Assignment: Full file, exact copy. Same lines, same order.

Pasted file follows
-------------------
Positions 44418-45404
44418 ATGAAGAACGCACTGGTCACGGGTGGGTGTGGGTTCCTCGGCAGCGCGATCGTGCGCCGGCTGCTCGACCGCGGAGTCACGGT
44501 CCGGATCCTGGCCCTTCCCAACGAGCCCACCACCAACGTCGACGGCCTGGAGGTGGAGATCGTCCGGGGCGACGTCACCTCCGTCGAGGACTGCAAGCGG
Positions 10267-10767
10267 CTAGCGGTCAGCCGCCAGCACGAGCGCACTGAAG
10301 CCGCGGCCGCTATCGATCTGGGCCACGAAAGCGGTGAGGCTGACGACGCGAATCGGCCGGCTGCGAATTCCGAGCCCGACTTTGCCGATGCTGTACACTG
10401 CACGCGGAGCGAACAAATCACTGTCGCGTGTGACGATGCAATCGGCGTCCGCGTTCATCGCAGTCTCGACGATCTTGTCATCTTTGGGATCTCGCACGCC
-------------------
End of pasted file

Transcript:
Positions 44418-45404
44418 ATGAAGAACGCACTGGTCACGGGTGGGTGTGGGTTCCTCGGCAGCGCGATCGTGCGCCGGCTGCTCGACCGCGGAGTCACGGT
44501 CCGGATCCTGGCCCTTCCCAACGAGCCCACCACCAACGTCGACGGCCTGGAGGTGGAGATCGTCCGGGGCGACGTCACCTCCGTCGAGGACTGCAAGCGG
Positions 10267-10767
10267 CTAGCGGTCAGCCGCCAGCACGAGCGCACTGAAG
10301 CCGCGGCCGCTATCGATCTGGGCCACGAAAGCGGTGAGGCTGACGACGCGAATCGGCCGGCTGCGAATTCCGAGCCCGACTTTGCCGATGCTGTACACTG
10401 CACGCGGAGCGAACAAATCACTGTCGCGTGTGACGATGCAATCGGCGTCCGCGTTCATCGCAGTCTCGACGATCTTGTCATCTTTGGGATCTCGCACGCC